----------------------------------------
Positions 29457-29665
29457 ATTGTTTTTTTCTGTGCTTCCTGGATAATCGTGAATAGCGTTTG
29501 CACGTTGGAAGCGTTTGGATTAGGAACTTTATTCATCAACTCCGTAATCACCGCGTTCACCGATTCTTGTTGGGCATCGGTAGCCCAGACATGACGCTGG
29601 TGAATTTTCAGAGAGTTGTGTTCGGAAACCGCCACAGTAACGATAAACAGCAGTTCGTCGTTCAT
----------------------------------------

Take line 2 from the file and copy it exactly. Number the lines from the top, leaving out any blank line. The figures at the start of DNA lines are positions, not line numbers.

29457 ATTGTTTTTTTCTGTGCTTCCTGGATAATCGTGAATAGCGTTTG